In among these happenings are the special projects, both large and small.  The major building project of staff housing continues; the productive and satisfying sounds of a back hoe could be heard for two days filling and compacting soil into the newly laid foundations in preparation for concrete flooring.  This done, temporary scaffolding allowed the extension of concrete columns so they reach ever skyward, and framing commenced in preparation for the first floor concrete slab.  Time targets are notoriously difficult to meet on even the best managed building site, but the combination of fine weather and strong intent is giving this project its best chance of trying to beat this year’s monsoon.
Clifton and the contractors going over the plans.
The columns reaching for the sky.
We tied Clifton's camera to a passing bird to get this shot.
The new bike shed at the school also received it's roof this week.
Sunny marking where he has to drill through to hold down the new roof.

At the other end of the scale, the big boys have thrown themselves into renovating the entrance to their hostel.  What is currently a dusty (or muddy) nothingness will be transformed into solid paving flanked by an inviting garden.  First stage was excavating for the garden edging wall, and moving stones across the property ready for the construction work.  A party atmosphere developed during the work, with music, singing, silliness and puppy cuddling easing the burden of heavy manual labour.

The front of the Big Boys Hostel, about to be transformed.
The foundations for the garden edging have been dug.
Kevin takes a load of rubble away from the new garden.

The most unusual project nearing take-off is Clifton and Eugene’s Dtour initiative (thanks for explaining it above, Clifton).  The “business end” of the first tour is well upon them as the first clients head to India, final arrangements are made, and – as a minor side issue – delivery is taken of the fleet of Royal Enfield Himalayan off-road bikes.  It’s been exciting for the kids to see a bunch of brand new, top line motor bikes arrive (the tour sets out from the Farm); especially given how renowned this Indian motor bike manufacturer is across the country.  The 8 day itinerary will take the group into some of the more remote and gloriously beautiful mountain areas of Uttarakhand.  Good luck to Clifton, Eugene and all the riders!!

Sunny, Eugene, Clifton and Rick start to kit out the bikes.
Sunny fitted the leg guards to each of the bikes.
Clifton and Rick fitted the phone holders and USB chargers.
Rick carefully uses the angle grinder to shorten a nut.
It’s always touching and exciting for the Farm to receive any form of support for the children, but even more so when it comes from complete strangers.  Such a happy event came out of the blue this week with a personal delivery of box after box of brand new shoes and clothes.  Mr Ram Singh (a local who now works in Melbourne, Australia) and his brother-in-law Mr Ranjeet Singh had heard of the Mission and simply decided they would like to help.  They sourced the clothing in Delhi, acquired it, but unsure of who we were (or rather how trustworthy we were) decided to hand out the goods in person.  After just a few moments on the farm their concerns were put to rest and they gladly handed over the clothing to be distributed at our leisure to the children.  An incredible gesture from two strangers with kind souls and big hearts.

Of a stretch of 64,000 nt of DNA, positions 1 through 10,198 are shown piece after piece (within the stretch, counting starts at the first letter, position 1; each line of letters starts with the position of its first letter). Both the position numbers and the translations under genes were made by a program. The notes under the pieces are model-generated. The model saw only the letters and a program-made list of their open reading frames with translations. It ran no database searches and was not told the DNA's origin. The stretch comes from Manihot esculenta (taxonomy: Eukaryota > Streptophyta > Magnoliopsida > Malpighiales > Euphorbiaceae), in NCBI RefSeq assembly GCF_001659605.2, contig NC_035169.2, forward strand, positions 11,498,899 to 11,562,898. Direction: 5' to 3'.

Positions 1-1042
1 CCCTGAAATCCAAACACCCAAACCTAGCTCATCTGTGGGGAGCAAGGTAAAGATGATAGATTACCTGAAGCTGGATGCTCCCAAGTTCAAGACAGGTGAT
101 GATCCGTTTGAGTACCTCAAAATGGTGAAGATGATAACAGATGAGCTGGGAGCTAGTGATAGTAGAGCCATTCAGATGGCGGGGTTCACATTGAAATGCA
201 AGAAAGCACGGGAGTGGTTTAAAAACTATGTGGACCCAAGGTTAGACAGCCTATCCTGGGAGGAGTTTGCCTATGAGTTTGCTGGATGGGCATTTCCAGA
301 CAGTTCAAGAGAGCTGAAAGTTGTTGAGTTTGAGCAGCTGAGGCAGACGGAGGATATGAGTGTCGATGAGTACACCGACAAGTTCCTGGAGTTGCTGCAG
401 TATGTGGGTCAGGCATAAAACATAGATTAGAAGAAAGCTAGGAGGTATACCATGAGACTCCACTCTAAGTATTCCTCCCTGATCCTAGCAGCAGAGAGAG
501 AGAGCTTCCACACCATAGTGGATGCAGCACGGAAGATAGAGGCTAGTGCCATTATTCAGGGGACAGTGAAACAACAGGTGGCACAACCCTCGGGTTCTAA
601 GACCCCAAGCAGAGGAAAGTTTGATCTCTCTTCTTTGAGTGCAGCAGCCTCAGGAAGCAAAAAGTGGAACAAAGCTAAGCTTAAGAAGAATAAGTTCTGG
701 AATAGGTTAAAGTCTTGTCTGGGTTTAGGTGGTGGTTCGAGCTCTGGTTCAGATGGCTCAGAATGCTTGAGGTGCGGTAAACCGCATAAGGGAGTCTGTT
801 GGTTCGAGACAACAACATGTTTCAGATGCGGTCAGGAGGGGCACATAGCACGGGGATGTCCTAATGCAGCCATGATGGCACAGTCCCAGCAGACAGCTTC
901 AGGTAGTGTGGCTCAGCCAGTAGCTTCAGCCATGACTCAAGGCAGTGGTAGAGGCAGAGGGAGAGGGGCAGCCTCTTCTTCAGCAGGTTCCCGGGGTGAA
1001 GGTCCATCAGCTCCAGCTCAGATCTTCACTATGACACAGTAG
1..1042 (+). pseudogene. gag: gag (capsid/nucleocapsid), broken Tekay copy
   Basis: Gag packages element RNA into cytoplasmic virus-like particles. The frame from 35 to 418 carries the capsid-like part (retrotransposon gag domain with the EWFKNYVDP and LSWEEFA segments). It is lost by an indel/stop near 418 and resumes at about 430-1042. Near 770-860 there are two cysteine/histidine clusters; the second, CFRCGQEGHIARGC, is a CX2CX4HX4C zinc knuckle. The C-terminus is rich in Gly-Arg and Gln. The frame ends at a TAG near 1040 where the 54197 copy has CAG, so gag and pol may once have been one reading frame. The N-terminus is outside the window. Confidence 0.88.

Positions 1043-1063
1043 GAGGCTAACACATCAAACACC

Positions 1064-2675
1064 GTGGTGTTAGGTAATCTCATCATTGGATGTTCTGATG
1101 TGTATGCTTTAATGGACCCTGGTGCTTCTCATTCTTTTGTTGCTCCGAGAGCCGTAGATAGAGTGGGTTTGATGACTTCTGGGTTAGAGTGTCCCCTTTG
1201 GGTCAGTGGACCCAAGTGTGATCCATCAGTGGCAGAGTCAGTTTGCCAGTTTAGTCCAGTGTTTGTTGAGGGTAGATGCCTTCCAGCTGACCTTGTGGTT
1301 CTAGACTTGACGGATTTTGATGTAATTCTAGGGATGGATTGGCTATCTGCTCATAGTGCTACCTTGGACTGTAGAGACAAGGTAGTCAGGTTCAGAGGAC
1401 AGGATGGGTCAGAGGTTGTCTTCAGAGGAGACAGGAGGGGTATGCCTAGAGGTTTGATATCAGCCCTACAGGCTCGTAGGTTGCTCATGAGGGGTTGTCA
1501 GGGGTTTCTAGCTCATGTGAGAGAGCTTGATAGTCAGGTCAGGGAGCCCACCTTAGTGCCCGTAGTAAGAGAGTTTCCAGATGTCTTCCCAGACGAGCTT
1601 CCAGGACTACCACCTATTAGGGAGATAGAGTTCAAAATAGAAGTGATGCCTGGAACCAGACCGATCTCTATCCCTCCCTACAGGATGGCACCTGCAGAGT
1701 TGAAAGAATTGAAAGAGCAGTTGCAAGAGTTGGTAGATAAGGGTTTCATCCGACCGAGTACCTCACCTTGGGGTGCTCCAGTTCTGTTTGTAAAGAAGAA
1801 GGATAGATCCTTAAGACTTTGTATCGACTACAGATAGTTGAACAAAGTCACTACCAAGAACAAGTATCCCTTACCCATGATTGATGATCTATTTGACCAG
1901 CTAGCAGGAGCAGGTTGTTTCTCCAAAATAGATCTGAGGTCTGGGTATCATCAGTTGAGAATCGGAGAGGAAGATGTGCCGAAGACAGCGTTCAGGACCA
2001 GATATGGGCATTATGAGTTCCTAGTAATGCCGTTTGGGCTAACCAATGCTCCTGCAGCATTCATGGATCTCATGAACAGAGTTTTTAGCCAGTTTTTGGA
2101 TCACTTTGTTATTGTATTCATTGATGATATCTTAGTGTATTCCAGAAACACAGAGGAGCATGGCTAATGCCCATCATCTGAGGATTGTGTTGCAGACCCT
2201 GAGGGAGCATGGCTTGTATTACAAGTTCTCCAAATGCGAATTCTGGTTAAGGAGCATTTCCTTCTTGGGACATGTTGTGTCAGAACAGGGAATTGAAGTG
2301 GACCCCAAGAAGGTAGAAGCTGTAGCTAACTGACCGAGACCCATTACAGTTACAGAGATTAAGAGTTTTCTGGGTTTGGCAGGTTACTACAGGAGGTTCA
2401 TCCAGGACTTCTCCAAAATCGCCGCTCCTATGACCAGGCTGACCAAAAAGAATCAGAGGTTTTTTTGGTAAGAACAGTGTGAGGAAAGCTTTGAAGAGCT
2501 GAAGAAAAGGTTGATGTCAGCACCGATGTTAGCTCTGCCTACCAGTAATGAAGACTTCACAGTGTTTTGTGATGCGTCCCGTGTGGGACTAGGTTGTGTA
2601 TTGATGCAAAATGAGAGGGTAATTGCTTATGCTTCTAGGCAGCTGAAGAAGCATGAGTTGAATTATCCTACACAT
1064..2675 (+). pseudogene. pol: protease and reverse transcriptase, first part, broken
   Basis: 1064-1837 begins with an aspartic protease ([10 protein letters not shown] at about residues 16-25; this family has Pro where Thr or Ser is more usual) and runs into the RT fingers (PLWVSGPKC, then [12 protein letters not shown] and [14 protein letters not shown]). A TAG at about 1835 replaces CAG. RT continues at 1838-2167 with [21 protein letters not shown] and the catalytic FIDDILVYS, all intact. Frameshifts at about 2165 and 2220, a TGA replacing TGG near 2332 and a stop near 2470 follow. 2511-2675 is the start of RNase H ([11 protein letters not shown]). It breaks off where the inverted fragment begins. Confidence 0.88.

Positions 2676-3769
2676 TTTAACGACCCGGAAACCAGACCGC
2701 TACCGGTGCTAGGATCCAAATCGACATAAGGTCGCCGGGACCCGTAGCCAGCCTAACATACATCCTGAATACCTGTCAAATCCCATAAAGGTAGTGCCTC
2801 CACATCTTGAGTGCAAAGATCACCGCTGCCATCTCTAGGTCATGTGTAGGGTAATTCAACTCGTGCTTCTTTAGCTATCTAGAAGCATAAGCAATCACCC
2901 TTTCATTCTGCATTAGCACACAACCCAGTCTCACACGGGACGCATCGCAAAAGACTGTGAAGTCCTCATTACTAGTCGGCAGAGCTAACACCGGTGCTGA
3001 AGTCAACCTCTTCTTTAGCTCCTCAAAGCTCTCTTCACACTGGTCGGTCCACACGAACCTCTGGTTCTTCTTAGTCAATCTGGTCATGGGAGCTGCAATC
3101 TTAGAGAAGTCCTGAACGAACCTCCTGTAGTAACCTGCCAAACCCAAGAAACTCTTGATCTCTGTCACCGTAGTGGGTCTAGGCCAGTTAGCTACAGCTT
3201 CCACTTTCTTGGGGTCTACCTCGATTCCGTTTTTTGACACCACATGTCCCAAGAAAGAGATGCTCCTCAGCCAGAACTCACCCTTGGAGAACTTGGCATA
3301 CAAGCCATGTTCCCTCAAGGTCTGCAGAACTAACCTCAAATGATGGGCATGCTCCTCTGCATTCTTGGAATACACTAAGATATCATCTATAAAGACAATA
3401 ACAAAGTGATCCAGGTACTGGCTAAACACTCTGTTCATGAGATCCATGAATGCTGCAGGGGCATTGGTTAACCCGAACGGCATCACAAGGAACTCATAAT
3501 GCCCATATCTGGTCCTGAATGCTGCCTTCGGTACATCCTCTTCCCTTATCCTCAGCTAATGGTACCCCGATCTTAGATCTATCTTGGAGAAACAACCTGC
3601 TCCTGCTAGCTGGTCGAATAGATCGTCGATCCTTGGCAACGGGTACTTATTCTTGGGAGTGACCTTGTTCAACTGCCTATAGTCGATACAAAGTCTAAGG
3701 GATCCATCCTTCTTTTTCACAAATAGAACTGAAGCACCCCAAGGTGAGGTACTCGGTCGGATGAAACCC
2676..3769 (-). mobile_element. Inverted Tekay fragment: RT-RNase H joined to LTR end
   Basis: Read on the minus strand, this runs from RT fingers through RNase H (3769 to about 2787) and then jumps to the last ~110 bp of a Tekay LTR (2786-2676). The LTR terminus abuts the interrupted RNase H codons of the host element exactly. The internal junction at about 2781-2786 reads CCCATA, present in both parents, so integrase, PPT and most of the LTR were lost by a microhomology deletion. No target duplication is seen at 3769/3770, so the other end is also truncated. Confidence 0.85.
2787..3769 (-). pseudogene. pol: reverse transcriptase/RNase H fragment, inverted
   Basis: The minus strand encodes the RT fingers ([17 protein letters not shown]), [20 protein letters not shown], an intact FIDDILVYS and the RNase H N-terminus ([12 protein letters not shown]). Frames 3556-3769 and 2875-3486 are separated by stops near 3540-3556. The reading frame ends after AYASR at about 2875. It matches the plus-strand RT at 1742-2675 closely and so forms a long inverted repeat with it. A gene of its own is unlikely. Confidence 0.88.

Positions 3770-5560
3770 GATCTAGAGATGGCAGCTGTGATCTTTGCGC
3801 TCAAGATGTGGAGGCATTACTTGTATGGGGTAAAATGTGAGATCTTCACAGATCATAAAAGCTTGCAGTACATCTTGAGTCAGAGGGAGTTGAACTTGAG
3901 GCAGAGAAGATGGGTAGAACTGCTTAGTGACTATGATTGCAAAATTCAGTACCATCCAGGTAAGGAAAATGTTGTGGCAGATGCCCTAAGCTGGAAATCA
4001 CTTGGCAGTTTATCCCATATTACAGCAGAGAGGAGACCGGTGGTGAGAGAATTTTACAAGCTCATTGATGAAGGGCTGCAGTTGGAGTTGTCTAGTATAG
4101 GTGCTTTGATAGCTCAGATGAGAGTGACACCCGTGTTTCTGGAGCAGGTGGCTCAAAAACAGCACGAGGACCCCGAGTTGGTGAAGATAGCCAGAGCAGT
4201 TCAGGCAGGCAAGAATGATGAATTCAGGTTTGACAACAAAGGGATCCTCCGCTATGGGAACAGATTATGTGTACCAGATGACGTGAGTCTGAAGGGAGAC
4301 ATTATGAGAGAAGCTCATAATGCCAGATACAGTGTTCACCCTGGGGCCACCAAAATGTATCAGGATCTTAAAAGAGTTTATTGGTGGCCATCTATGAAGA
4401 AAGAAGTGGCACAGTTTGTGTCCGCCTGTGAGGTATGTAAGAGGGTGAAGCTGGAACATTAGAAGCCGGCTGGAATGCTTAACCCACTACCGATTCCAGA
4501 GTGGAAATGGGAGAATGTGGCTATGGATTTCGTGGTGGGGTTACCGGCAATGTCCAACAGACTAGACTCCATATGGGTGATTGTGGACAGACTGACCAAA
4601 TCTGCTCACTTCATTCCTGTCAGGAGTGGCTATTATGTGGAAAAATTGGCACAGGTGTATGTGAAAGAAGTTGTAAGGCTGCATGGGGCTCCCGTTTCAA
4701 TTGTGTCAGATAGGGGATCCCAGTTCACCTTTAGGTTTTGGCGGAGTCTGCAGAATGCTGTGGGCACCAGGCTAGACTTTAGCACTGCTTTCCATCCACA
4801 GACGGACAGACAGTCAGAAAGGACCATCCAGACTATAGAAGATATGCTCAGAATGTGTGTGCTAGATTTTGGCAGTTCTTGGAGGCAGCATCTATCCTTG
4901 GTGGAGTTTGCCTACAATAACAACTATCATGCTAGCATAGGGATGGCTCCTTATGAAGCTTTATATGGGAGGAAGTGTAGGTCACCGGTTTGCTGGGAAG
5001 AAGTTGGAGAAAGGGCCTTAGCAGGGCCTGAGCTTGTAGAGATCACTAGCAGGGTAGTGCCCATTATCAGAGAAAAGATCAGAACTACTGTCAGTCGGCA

Eugene and Rick gladly receive the wonderful gifts from Ranjeet and Ram.
As a short term visitor to the Farm I should probably touch on the various activities the current volunteers have been providing.  Not everything is tangible and not everything is newsworthy, but hopefully the volunteer programme adds real value to the Farm.  Common work this week has simply including washing up for the multitudes (allowing the children to head straight to school), various maintenance jobs, cooking, organizing storage areas, holding tutorial sessions for school work, and – more importantly than anything else – giving the kids the time, attention, encouragement that is so necessary for any child.  Of course there are special activities and treats too!  Long term visitors Sara and Jeff Hayes (and their three children) catered for a special breakfast last Sunday with everyone receiving scrambled eggs, pancakes and fruit salad.  A heroic effort massively appreciated by the whole Farm. However, Clifton was away in Delhi and no one else thought to take any photos so you will have to take my word on it.

Gourmet breakfasts are the rarest of treats, but even a box of apples brings smiles to faces and encourages healthy eating.
Ruhani mid-gobble on her apple.

On the theme of healthy living, Jeff has been working on a physical fitness programme – running laps of the play area with all comers, and explaining the finer points of common exercises such as push-ups.

Jeff carries his daughter as he jogs around the playground with his fitness team.
"The Science of Pushups" available at a Blockbuster near you.

With each volunteer playing to their strengths, a little project I’ve been working on is to record the more enthusiastic singers exercising their vocal chords on their favourite songs.  Happily, quality recording technology is now light and portable meaning a temporary studio can be set up anywhere.  So far we’ve used the old kindergarten, the office, the Learning and Resource Centre, and even the outside on the seat of the electric tuk-tuk!

Catherine and Roma prepare to record a song they co-wrote.
Who knew recording music was so much fun!
Charity sings "Ode to the Rickshaw" an old crowd favorite.

Apologies for perhaps having written way too much – but hopefully this has given a difference glimpse of life at the Farm.  Along with all the visitors, Rosey and I try not to take this opportunity for granted, and genuinely love trying to make the lives of these awesome kids just that little bit better.  It’s a cliché, but we certainly come away the richer for it.  Thank you so much to Rick, Clifton, Priscilla and the entire team not just for providing volunteer opportunities, but for including us all in the great big Farm family.

Blessings on you,


Copyright © 2019 The Good Shepherd Agricultural Mission
The Good Shepherd Agricultural Mission is a registered non-profit and society in Uttarakhand, India that undertakes the care of around 75 orphan and destitute children. The Mission works to be as self-supporting as possible through income generated internally by it's farm and school. For more information see our website.

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Strong Farm